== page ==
Today this surah ends with a strong eschatological focus.  In fact, the name of the surah — “The Throngs” — comes from the throngs of people who will be led to the Garden (or to Hell) in the Hereafter (39:71, 73).

"The Day of Judgement," late 19th Century painting attributed to Mohammad Modabber

On the Day of Resurrection a trumpet will sound and people will fall down senseless.  Back on their feet again, all eyes will look for what is to happen next (39:68).  God appears as Light, the “Record of Deeds” is laid out, and judgment begins (39:69).  As people go off to reward or punishment, this world will be rolled up like a scroll one has finished reading (39:67).

Those who are sent off to Hell will offer up excuses:

I didn’t think it was important . . . I didn’t get enough guidance from God . . . I just need one more chance. (39:56-58, my paraphrase)

But in the end they will know they were warned by their own and know their punishment is deserved (39:71).  They would give anything — “the earth’s assets twice over” — to ransom themselves from Hell (39:47), but to no avail.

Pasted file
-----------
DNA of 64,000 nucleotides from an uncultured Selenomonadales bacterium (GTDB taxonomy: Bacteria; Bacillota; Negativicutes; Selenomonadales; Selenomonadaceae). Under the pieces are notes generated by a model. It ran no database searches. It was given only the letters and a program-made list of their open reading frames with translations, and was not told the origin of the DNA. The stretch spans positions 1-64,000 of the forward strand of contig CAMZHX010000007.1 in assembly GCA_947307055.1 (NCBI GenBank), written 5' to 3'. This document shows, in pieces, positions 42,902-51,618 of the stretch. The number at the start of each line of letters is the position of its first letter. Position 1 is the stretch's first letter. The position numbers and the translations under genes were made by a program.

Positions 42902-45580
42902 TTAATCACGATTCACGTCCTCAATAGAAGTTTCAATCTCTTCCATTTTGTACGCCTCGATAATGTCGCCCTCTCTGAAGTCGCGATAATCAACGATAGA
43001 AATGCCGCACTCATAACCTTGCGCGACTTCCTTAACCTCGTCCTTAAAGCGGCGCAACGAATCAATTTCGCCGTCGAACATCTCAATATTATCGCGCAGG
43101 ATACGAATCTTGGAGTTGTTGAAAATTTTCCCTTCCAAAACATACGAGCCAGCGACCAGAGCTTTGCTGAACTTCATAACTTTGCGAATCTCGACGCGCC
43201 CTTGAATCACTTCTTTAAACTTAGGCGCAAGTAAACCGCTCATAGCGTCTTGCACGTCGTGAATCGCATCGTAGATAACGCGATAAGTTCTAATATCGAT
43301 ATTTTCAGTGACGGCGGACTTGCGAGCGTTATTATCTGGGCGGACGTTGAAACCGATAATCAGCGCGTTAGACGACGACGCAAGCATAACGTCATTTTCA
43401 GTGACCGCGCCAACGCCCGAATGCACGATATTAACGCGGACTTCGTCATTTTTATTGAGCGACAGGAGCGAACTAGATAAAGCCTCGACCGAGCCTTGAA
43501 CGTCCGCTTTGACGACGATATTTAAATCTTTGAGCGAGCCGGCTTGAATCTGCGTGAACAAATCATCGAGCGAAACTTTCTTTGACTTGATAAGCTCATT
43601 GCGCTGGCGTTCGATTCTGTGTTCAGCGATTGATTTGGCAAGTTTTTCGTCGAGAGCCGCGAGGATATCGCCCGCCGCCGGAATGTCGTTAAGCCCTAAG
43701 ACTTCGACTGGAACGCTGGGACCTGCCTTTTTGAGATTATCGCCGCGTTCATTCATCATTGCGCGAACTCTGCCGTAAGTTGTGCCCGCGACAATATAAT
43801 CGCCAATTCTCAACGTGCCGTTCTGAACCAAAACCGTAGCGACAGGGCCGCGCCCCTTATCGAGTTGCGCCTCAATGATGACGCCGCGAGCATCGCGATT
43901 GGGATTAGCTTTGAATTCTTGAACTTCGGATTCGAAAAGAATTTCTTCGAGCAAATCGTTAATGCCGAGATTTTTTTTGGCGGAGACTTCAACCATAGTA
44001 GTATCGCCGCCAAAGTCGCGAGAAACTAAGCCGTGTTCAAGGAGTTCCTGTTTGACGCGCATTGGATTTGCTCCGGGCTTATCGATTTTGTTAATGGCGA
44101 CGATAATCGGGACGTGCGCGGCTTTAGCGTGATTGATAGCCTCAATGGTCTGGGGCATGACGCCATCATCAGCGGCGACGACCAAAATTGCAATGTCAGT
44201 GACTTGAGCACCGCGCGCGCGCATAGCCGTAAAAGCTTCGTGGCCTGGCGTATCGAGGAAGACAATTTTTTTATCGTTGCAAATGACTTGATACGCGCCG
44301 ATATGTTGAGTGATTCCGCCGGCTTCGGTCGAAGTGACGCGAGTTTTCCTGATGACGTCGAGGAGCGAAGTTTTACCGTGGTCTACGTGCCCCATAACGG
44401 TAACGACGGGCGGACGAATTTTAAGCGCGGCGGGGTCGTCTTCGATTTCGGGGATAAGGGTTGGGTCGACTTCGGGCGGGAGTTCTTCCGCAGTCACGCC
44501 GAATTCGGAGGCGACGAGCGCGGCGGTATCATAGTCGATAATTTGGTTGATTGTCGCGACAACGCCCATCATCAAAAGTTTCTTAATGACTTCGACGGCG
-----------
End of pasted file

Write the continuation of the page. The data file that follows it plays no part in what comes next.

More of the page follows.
No harm will come to those who did believe (39:61).  Through gates opened wide, they will walk with comfort into the Garden while the “keepers” of the Garden (angels?) will greet them with this exhortation:

Peace be upon you.  You have been good.  Come in: you are here to stay. (39:73)

It is important to note how judgment of destiny is made:

The Record of Deeds will be laid open. (39:69)

Fair judgment will be given between them: they will not be wronged and every soul will be repaid in full for what it has done. He knows best what they do. (39:69-70)

You have been good.  Come in. (39:73)

How excellent is the reward of those who labor! (39:74)

One need not fear that judgment will be unfair. Everyone will get what they deserve, based upon their actions.  Once again we see that a person’s eternal destiny is determined by their own actions.

As a Christian, when I read through today’s section it sounds like the Christian description of Judgment, Heaven and Hell. Well, except for the absence of grace, at least grace in regards to sin.  What I read here is how the Bible would describe it if one’s destiny were determined by one’s own effort.  This is the Heaven of justice, not grace.

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